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A Board Member’s Top Five Recommendations For Cybersecurity And Risk Management
by Peter High
James Lam has been an advisor to boards on matters of risk management and mitigation for roughly 25 years. He has been the Chief Risk Officer at GE Capital Markets Services, and Fidelity Investments. He was a partner at Oliver Wyman and started ERisk under its auspices. That unit would later be sold to SunGard. He started an eponymous risk management company in 2002. Since then, he has served on the boards of several companies including E*TRADE Financial Corporation, where he is the chair of the risk oversight committee, as well as a member of the audit committee.
As someone with deep experience in advising companies on how best to de-risk the enterprise, I wanted to find out what advice he would offer to boards and to management teams. For instance, he notes that his top five recommendations for boards to consider in their oversight roles are
- Double down, or triple down, on the basics
- Establish a cybersecurity risk policy with clear risk appetite statements
- Ask for an effective risk report with qualitative assessments and quantitative analytics
- Provide credible challenge and oversight of the cybersecurity program
- Focus on people and culture. He provides thoughts on each of these and many other suggestions in this interview.
Peter High: How much time and attention on boards is spent discussing cyber-security and how has that changed over the course of your time as a board member?
James Lam: I’ve been a public company director for five years now. During this period, I’ve served as Chair of the Risk Oversight Committee at E*TRADE Financial and also a member of the Audit Committee. In the last five years, there has been a significant increase in general awareness, as well as the time and attention spent on cybersecurity. I am also active in the National Association of Corporate Directors and other director groups so I can tell you that this is happening not only on our board but across the boardroom community. Cybersecurity used to be discussed once or twice a year and now it is discussed in nearly every board and/or committee meeting.
We have all seen the headline cyber breaches and the severe organizational, financial, and reputational consequences. Unfortunately, cybercriminals and their weapons and attack strategies have increased and will continue to increase, in sophistication. Consider that the cost of cybercrime is estimated to increase from $500 billion today to $2.1 trillion in 2019. At that level, it would rank as a top 10 country in GDP! So the attack means and economic ends are there. Cybercrime will be an existential risk, for businesses and society at large, that we will have to deal with for many years to come.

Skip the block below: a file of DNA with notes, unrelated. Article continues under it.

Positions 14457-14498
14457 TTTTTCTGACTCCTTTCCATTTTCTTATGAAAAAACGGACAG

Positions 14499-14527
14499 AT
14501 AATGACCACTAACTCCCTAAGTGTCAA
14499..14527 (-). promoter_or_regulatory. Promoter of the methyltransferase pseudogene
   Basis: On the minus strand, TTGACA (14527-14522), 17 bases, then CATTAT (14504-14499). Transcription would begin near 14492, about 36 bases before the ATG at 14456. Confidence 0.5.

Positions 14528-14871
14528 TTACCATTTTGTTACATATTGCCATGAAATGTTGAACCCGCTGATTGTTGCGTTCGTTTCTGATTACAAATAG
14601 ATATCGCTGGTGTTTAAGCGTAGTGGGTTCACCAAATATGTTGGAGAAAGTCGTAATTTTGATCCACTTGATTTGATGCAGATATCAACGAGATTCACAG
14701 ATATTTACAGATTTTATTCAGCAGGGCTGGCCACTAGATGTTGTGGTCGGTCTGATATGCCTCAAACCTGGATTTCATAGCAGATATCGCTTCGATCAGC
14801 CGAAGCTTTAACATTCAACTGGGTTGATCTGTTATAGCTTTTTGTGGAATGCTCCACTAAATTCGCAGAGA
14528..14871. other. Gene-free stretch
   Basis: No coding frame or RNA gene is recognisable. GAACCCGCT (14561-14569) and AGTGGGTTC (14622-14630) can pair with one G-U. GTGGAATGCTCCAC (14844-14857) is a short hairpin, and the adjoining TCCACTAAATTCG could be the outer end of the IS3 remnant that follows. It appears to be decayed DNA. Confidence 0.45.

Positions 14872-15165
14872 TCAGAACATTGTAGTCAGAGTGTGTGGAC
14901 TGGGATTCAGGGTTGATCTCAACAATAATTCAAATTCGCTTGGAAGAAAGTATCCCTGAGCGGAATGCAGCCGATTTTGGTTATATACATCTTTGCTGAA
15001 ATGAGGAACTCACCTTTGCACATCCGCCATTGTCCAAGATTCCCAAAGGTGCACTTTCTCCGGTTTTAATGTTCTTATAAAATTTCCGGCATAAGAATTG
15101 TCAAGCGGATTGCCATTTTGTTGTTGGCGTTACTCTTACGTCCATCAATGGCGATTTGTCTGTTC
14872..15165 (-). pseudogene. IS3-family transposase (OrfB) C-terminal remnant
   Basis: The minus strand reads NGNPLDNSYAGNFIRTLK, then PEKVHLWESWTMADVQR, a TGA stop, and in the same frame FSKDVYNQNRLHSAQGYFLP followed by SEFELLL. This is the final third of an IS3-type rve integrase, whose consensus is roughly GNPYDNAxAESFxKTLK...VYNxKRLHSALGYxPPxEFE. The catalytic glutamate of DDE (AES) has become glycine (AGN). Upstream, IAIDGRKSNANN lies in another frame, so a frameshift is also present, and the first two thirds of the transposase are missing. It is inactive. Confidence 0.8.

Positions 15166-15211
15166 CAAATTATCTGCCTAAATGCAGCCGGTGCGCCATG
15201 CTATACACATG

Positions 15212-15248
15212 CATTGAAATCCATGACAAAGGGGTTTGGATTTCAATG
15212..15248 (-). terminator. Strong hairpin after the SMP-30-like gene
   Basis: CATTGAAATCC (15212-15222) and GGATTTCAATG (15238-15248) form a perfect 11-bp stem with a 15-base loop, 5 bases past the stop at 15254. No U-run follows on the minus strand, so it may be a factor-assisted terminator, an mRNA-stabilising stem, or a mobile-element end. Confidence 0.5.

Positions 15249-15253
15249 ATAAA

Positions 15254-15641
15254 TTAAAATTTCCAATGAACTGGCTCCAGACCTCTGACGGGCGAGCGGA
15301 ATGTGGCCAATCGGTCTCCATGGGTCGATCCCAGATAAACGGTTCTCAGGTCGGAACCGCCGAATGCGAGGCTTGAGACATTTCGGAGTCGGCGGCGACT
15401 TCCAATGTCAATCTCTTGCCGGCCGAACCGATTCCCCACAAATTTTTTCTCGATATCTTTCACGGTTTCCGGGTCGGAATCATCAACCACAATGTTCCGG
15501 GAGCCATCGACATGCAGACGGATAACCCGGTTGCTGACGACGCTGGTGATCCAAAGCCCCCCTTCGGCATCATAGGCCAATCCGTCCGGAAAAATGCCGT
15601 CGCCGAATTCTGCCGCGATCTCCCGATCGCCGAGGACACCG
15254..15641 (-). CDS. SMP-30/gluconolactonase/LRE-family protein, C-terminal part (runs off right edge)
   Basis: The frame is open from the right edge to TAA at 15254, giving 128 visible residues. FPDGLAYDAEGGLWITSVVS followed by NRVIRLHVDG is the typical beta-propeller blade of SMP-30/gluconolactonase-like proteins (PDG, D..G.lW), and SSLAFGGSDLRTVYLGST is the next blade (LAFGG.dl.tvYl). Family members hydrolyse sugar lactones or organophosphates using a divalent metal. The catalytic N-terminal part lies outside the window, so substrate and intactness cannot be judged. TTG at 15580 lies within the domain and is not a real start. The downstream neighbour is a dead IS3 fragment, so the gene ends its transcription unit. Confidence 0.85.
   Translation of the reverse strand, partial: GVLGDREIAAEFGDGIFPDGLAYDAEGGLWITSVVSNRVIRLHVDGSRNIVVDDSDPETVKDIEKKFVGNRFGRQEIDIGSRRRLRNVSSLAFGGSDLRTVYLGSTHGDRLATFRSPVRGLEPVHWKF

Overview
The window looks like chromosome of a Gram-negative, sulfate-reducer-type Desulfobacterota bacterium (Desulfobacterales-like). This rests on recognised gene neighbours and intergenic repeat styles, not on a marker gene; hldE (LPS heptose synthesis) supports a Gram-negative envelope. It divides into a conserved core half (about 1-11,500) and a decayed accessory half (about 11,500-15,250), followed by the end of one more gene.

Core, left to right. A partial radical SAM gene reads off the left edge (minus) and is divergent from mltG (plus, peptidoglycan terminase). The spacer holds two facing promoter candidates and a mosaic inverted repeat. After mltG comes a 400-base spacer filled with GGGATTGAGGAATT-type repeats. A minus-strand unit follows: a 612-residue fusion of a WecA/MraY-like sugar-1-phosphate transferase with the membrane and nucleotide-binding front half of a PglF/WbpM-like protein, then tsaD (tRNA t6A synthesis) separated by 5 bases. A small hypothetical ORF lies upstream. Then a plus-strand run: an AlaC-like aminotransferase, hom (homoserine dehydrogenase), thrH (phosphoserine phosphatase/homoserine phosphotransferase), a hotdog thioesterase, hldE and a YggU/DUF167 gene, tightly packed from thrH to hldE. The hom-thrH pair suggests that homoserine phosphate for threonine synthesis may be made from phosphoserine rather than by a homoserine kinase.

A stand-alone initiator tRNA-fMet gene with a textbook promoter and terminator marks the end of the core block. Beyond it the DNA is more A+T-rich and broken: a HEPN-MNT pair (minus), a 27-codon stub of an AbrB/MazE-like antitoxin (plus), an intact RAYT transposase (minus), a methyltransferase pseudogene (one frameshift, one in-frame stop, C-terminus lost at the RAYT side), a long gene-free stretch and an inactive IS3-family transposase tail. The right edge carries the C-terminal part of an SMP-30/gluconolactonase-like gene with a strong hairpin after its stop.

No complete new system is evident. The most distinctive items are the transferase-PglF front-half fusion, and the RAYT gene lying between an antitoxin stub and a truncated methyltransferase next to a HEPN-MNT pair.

High: To what extent are the breaches of other company’s covered?
Lam: One of the most important lessons that my father taught me is that “a smart man learns from his own mistakes, a wise man learns from the mistakes of others, and a fool never learns.” I have always applied this lesson in enterprise risk management (ERM), as a chief risk offer, as a consultant, and more recently, as a director. There is a learning opportunity in any risk or loss event, whether it happened within or without a company. We would be foolish not to systematically capture them.
Whenever there is a significant breach the board should always ask: What do we know about what happened and the underlying root causes? Do we have similar vulnerabilities and could that happen here? What are the lessons we should learn with respect to our cybersecurity program? What actions and decisions should we consider based on this review?
High: Do boards have a full appreciation of the need to play offense and defense, and that if the bad guys have you in their cross-hairs, their smarts and the level of financial backing behind many of them may mean it is only a matter of time before they are in? If so, are scenario analyses, disaster recovery, and business continuity plans discussed, and what are the best practices in undertaking these exercises?
Finally, the board should make sure that a crisis communication plan is in place to deal with an actual breach. This includes roles and responsibilities to escalate and communicate within the organization, as well as with external stakeholders including law enforcement, regulators, customers, business partners and vendors, and the general public.
High: As a board member, what else do you hope to hear from CIOs or CISOs? Conversely, what is less important?
Lam: As with any other risk, cybersecurity is management’s job. The board should provide risk governance and oversight. In order to do our job, we need concise and useful risk reporting from management, including the CIO, CISO, and the chief risk officer if one exists. My long-held view is that qualitative risk assessments and heat maps are over-reported and not very useful for board-level risk monitoring.
I would like to see more cyber risk metrics and analyses, including expert commentary from the CIO and CISO, on the threat environment, risk exposures against risk tolerance levels, and effectiveness of key controls. I would also like to see assurance metrics on overall program effectiveness and early-warning signals on future threats.
High: You are not a big believer in the common practice of measuring cybersecurity maturity against the NIST framework. Why is that, and what do you think is the better means of gauging preparedness?